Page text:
Accreditation, Registration and Certification - What are the differences?

Sidney Vianna

Post Responsibly
Staff member
Admin
#2
amanbhai said:
what's the difference between accreditation & certification? Positively.
Thanks
http://www.iso.org/iso/en/iso9000-14000/understand/basics/general/basics_5.html
Certification, registration and accreditation

Both the ISO 9000 and ISO 14000 families contain a single "certification" standard. "Certification", "registration" and "accreditation" are three words that will certainly crop up on your ISO 9000 or ISO 14000 journey. Just what exactly do they mean? Let's first take the first two.

According to the standardized definitions*, they are not quite the same thing. In the context of ISO 9001:2000 or ISO 14001:2004, "certification" refers to the issuing of written assurance (the certificate) by an independent, external body that has audited an organization's management system and verified that it conforms to the requirements specified in the standard.

"Registration" means that the auditing body then records the certification in its client register.

The organization's management system has therefore been both certified and registered. For practical purposes, in the ISO 9001:2000 and ISO 14001:2004 contexts, the difference between the two terms is not significant and both are acceptable for general use.

"Certification" seems to be the term most widely used worldwide, although registration (from which "registrar" as an alternative to registration/certification body) is often preferred in North America, and the two are also used interchangeably.

On the contrary, using "accreditation" as an interchangeable alternative for certification or registration is a mistake, because it means something different. In the ISO 9001:2000 or ISO 14001:2004 context, accreditation refers to the formal recognition by a specialized body - an accreditation body - that a certification body is competent to carry out ISO 9001:2000 or ISO 14001:2004 certification in specified business sectors. In simple terms, accreditation is like certification of the certification body. Certificates issued by accredited certification bodies - and known as "accredited certificates" - may be perceived on the market as having increased credibility.

Therefore, it is okay to state that your organization has been "certified" or "registered" (if, indeed, it has!), but inaccurate to state that it has been "accredited" (unless your organization is a certification/registration body).
 
C

corollax

#4
Why don't somebody create a new word call "accredification".

I can also tell my customers : "Good morning, our company is accredificated to ISO58028..." where 58028 = 9001+14001+18001+17025. The higher the ISO number, the more impress will be our customers! :biglaugh:
 

Hershal

Metrologist-Auditor
Staff member
Super Moderator
#5
corollax said:
Why don't somebody create a new word call "accredification".

I can also tell my customers : "Good morning, our company is accredificated to ISO58028..." where 58028 = 9001+14001+18001+17025. The higher the ISO number, the more impress will be our customers! :biglaugh:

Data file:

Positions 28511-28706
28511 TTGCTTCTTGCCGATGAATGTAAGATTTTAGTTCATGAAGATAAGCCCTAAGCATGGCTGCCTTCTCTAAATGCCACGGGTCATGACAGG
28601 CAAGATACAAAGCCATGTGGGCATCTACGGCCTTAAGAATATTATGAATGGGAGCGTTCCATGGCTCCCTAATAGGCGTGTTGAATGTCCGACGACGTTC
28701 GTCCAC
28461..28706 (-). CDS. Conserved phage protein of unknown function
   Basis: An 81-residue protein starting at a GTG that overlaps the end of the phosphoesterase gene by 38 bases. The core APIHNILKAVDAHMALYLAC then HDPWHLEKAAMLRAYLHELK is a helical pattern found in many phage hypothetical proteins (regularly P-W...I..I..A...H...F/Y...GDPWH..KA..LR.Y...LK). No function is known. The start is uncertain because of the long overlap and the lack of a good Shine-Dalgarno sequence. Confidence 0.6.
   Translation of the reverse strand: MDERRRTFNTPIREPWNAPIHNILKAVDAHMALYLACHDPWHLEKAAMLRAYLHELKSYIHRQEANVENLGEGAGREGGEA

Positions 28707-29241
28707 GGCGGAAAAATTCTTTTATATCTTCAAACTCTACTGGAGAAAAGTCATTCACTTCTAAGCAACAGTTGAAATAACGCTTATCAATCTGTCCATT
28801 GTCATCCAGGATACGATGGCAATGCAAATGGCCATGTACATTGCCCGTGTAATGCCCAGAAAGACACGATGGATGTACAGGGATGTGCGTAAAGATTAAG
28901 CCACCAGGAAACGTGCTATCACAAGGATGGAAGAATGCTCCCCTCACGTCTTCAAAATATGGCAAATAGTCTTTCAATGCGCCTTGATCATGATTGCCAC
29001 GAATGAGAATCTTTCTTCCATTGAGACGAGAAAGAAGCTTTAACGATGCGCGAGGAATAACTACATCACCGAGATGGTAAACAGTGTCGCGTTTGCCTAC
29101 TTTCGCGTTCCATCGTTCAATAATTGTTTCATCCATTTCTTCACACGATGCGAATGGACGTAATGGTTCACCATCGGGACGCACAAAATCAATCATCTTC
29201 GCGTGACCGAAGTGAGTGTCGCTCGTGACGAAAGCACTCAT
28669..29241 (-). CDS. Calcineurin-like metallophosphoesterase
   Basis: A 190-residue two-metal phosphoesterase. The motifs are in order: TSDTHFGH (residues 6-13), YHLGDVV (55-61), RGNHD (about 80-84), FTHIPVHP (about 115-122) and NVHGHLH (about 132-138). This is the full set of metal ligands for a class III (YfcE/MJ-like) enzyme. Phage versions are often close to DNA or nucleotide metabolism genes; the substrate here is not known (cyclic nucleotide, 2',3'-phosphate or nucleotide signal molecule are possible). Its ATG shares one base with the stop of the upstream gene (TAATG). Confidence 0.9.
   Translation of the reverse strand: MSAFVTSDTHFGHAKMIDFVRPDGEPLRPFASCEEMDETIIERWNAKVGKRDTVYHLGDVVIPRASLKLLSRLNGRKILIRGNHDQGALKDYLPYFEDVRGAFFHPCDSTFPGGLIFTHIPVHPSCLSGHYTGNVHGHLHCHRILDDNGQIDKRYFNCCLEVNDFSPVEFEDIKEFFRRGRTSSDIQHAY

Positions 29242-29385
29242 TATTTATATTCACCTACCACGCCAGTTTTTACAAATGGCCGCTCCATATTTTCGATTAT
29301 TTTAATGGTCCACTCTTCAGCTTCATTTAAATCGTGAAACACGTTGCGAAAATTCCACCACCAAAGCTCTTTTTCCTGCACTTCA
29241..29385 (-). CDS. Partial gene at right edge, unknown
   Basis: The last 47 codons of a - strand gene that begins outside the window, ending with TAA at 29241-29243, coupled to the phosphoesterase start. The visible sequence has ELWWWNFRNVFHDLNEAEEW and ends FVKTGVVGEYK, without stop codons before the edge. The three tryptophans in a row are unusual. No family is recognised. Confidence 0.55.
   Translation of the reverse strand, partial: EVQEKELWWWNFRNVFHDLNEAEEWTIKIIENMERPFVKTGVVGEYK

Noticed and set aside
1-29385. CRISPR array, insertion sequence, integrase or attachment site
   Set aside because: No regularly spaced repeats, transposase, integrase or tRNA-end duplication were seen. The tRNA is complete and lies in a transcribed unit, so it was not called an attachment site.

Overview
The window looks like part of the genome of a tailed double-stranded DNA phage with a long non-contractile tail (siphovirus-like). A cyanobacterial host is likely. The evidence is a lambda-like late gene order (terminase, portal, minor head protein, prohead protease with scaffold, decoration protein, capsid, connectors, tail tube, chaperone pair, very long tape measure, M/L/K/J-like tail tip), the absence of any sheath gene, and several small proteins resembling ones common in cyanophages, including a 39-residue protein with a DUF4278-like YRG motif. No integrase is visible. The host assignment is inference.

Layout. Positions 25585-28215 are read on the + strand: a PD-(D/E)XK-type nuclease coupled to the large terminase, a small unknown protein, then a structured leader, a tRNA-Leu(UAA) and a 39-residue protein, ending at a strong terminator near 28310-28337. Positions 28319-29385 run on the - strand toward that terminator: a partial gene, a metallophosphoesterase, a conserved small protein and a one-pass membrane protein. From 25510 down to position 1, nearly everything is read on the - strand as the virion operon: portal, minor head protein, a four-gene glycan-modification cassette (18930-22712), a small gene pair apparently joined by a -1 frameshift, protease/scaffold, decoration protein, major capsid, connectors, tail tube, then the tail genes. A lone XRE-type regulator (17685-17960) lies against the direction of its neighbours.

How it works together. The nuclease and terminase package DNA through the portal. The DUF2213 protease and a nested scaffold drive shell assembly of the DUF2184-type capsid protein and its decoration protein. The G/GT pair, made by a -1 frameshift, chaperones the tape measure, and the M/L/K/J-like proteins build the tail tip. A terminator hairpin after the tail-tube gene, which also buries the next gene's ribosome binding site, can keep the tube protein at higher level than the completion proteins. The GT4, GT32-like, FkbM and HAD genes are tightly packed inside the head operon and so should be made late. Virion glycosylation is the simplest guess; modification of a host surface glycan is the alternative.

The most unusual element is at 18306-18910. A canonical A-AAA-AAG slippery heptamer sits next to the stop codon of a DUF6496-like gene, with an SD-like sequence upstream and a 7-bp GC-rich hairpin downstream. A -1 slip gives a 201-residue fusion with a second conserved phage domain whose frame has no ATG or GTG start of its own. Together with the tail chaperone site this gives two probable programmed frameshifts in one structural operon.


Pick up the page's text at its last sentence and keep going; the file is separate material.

Careful what you suggest.....someone with a bunch of smoke and morriors will jump on-line and offer an all-on-line package.....

Accreditation is administered by accrediting bodies. Accreditation is for organizations such as laboratories, inspection bodies, and ISO 9K registrars.

Registration is administered by organizations such as 9K registrars.

Certification is basically for either personnel or equipment.

Hope this helps.

Hershal
 

Marc

Retired Old Goat
Staff member
Admin
#6
I can't begin to tell you how many people will insist their company is ISO 9001 Certified. Unfortunately, many, many people do not understand the distinctions between Accreditation, Registration and Certification.
 
#7
Marc said:
I can't begin to tell you how many people will insist their company is ISO 9001 Certified. Unfortunately, many, many people do not understand the distinctions between Accreditation, Registration and Certification.
It's a distinction (registration/certification) without a significant difference. From the reference Sidney posted:

The organization's management system has therefore been both certified and registered. For practical purposes, in the ISO 9001:2000 and ISO 14001:2004 contexts, the difference between the two terms is not significant and both are acceptable for general use.

"Certification" seems to be the term most widely used worldwide, although registration (from which "registrar" as an alternative to registration/certification body) is often preferred in North America, and the two are also used interchangeably.
No company that I know of ever got "certified" without also getting "registered."
 

Rockanna

Inactive Registered Visitor
#8
Certified without Registration

We just recently heard that companies are wanting registars to audit their quality management system but not pay for the certification/registration.

Basically, they want someone to say they are an ISO company without paying for the certification/registration.

Has anyone heard of this happening in your area? :confused:
 

Coury Ferguson

Moderator here to help
Staff member
Super Moderator
#9
Marc said:
I can't begin to tell you how many people will insist their company is ISO 9001 Certified. Unfortunately, many, many people do not understand the distinctions between Accreditation, Registration and Certification.

Marc,

You are right on. A company has a "Registered" System, not a "Certified" System.


Coury Ferguson
 

RoxaneB

Super Moderator
Super Moderator
#10
corollax said:
"Good morning, our company is accredificated to ISO58028..." where 58028 = 9001+14001+18001+17025. The higher the ISO number, the more impress will be our customers! :biglaugh:
Amusingly enough, Dilbert has reached a similiar theory....
 

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